Tectono-metamorphic history of the re-worked, high-grade Maud Belt at central-Eastern H.U. Sverdrupfjella, Antarctica

Master Thesis


Permanent link to this Item
Journal Title
Link to Journal
Journal ISSN
Volume Title

University of Cape Town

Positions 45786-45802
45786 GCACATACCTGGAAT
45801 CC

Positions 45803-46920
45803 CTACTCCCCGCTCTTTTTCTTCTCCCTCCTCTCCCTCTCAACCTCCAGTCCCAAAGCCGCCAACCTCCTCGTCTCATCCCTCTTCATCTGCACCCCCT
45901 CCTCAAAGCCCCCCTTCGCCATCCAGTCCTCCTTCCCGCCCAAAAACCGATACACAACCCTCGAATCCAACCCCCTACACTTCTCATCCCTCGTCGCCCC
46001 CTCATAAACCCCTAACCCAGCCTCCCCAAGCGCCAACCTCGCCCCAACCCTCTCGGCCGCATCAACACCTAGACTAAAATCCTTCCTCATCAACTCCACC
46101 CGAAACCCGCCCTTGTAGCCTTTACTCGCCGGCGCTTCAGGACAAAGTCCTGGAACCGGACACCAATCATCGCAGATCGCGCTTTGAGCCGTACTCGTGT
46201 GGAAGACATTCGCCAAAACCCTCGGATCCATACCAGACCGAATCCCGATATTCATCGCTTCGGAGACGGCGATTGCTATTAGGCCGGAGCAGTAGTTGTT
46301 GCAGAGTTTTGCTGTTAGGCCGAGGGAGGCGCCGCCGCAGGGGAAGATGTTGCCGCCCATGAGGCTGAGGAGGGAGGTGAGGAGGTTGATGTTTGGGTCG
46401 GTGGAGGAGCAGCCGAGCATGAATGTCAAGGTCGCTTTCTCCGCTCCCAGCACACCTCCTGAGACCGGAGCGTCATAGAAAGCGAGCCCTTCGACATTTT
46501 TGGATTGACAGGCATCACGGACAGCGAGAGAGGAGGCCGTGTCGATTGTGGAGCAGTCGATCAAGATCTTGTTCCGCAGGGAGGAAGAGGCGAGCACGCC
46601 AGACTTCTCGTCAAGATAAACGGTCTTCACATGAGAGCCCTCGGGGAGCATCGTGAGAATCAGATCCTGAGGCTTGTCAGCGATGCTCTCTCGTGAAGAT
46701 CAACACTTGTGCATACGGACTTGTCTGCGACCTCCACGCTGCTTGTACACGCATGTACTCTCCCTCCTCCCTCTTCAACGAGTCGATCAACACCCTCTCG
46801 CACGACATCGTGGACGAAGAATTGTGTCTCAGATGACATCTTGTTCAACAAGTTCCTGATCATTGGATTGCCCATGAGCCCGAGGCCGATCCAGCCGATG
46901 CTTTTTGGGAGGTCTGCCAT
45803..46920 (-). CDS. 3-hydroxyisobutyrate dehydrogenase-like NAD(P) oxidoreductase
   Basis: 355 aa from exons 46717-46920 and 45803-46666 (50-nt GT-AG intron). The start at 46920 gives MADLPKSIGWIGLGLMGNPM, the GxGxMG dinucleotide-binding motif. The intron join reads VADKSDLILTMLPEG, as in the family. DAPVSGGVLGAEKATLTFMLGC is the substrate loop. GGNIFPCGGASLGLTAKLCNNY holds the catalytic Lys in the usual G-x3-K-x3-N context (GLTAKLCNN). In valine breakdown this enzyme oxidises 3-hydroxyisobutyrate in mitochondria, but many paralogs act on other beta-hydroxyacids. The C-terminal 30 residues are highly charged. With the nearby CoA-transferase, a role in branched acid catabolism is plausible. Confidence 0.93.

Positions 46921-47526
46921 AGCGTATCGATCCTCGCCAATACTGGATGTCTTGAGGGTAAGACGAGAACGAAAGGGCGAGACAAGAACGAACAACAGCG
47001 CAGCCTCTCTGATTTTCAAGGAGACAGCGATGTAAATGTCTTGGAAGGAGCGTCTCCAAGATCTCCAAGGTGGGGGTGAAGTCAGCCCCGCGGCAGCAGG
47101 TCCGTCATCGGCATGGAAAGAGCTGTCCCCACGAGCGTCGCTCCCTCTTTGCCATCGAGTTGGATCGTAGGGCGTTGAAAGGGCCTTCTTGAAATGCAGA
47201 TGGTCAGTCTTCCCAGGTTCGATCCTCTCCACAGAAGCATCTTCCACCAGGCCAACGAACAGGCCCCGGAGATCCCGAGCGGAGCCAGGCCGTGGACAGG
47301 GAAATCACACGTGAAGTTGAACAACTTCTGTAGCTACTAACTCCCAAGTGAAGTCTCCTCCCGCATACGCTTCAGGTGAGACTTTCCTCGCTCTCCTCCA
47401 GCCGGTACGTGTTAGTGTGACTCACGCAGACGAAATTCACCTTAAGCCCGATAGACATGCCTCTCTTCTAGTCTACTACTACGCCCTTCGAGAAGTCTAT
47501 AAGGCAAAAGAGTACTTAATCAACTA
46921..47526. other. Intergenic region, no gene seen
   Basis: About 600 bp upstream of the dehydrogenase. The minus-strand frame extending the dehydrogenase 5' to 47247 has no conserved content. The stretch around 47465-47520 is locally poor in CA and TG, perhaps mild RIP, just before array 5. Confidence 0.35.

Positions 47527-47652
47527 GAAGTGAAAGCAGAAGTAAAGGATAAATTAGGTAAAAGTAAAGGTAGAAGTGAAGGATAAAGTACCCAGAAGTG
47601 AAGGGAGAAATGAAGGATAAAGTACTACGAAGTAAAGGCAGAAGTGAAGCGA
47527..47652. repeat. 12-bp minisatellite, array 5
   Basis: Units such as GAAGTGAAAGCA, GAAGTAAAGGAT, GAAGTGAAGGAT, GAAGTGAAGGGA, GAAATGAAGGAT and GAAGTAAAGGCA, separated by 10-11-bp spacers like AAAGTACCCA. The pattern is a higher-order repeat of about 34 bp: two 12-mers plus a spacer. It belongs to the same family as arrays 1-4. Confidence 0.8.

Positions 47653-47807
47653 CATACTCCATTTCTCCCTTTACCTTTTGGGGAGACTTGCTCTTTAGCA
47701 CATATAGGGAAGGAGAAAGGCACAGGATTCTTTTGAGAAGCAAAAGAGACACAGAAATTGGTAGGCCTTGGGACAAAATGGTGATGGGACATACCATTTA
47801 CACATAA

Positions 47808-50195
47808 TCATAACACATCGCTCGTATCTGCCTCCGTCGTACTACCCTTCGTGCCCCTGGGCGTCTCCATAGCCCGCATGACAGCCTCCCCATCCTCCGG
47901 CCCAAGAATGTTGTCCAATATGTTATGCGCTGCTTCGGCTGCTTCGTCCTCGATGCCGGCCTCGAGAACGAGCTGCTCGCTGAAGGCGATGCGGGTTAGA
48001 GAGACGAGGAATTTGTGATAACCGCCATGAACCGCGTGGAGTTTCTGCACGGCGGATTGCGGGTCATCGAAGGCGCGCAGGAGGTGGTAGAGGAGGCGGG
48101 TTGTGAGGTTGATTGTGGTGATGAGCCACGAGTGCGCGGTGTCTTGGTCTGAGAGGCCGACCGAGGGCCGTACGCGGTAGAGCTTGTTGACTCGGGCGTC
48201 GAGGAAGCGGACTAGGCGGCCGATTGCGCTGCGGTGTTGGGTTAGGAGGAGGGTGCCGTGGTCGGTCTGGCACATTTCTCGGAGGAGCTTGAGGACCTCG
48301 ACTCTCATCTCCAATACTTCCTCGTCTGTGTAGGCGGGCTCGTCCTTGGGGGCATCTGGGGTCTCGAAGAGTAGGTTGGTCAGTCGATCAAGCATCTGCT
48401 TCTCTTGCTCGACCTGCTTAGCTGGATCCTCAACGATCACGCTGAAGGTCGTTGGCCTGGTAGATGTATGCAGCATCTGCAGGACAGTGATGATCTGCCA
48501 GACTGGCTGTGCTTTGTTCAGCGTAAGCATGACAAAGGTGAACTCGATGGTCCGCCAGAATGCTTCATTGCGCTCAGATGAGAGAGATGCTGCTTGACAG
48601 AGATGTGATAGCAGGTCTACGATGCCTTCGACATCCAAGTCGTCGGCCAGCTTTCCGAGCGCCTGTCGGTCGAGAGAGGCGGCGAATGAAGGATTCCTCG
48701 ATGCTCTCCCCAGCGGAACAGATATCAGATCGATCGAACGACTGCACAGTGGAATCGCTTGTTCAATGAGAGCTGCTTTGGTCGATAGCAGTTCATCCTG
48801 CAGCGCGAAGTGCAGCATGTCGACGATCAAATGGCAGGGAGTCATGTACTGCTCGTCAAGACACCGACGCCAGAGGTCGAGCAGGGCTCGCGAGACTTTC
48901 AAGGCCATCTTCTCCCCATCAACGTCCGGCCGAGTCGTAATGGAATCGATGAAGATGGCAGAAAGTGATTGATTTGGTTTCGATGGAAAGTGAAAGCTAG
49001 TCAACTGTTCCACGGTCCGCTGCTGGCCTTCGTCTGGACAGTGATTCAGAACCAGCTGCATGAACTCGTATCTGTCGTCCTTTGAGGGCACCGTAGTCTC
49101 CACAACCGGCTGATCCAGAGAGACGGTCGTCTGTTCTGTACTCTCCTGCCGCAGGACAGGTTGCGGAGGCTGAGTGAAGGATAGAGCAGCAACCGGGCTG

The reworking of granulites by amphibolite- to granulite-facies metamorphism can complicate the interpretation of their geological history because the event that reached higher peak P-T conditions will either completely overprint earlier peak assemblages or prevent the formation of new 'peak' minerals. The extent of reworking in granulites is controlled by three main factors, namely: (1) the pressures and temperatures reached in earlier and later metamorphic events, (2) the extent of deformation during subsequent events, and (3) the amount of fluid influx into the system during subsequent metamorphic events. Extensive reworking will occur if the peak temperature of the later event exceeds that of the earlier event, but if it does not, reworking will be less pervasive, and restricted to areas of deformation and/or fluid influx. The Salknappen nunatak in central-Eastern H.U. Sverdrupfjella, Antarctica forms a part of the highgrade Maud Belt that was formed by a granulite facies Grenvillian orogeny and was variably overprinted by high-grade metamorphism (eclogite to amphibolite facies) during the PanAfrican orogeny. The degree of reworking during the Pan-African has been a contentious issue for some time, with early workers assigning the metamorphic peak to the Grenvillian, whereas others assigned it to the Pan-African. Mineral assemblages and textures preserved in metapelitic and metamafic rocks preserve evidence of only one prograde to retrograde metamorphic cycle with peak mineral assemblages that are characteristic of granulites. Sillimanite in metapelitic rocks forms pseudomorphs after kyanite whereas garnet breakdown microstructures and in both metapelitic and metamafic rocks formed as a result of near-isothermal decompression. Garnet and hornblende display retrograde zoning profiles whereas retrograde cummingtonite, hornblende, plagioclase and ilmenite in metamafic rocks moderately constrain retrograde conditions. Pseudosection modelling with THERMOCALC on peak mineral assemblages from metapelitic and metamafic samples collected at Salknappen provides a robust peak P-T estimate (M1) of 760 – 790 ºC at 8.5 – 10 kbar. Phase diagram modelling of more subtle retrograde assemblages constrain retrograde metamorphic conditions (M2) to between ~550 – 750 °C and ~2 – 5 kbar. Both M1 and M2 likely occurred during the Grenvillian in a single orogenic cycle along a clockwise metamorphic path, where peak metamorphism was followed by near-isothermal decompression of ~5 kbar. Recrystallised quartz in melt leucosomes confirms that retrogression (M2) occurred after peak metamorphism. M2 was followed by the intrusion of megacrystic leucogranite dykes that most likely formed during the Pan-African in response to iii melt migration as a result of melting deeper in the crust. These dykes and earlier gneisses were intruded by the Dalmation granites at c. 470 Ma, at which point the Salknappen nunatak was at crustal conditions approximating the brittle-ductile transition. The study area in central-Eastern H.U. Sverdrupfjella preserves the peak and retrograde metamorphic assemblages from the Grenvillian orogeny and does not display evidence of reworking by a later granulite facies event. Salknappen does not display evidence of reworking during the Pan-African because peak metamorphism did not exceed peak temperatures attained during the Grenvillian orogeny and also did not form discrete, localised deformation zones with a significant influx of fluid during the Pan-African orogeny. This study presents a case where the effects of mid-crustal reworking by a high-grade metamorphic event are not shown due to the lack of rehydration, pervasive deformation and an elevated residuum solidus as a result of higher peak temperatures in an earlier granulite facies metamorphic event. When working with polymetamorphic terranes that have been subjected to more than one granulite facies orogenic cycle, the interpretation of the geological history of such an area should be done with caution and P-T estimates should be done with methods that are less affected by the long retrograde histories.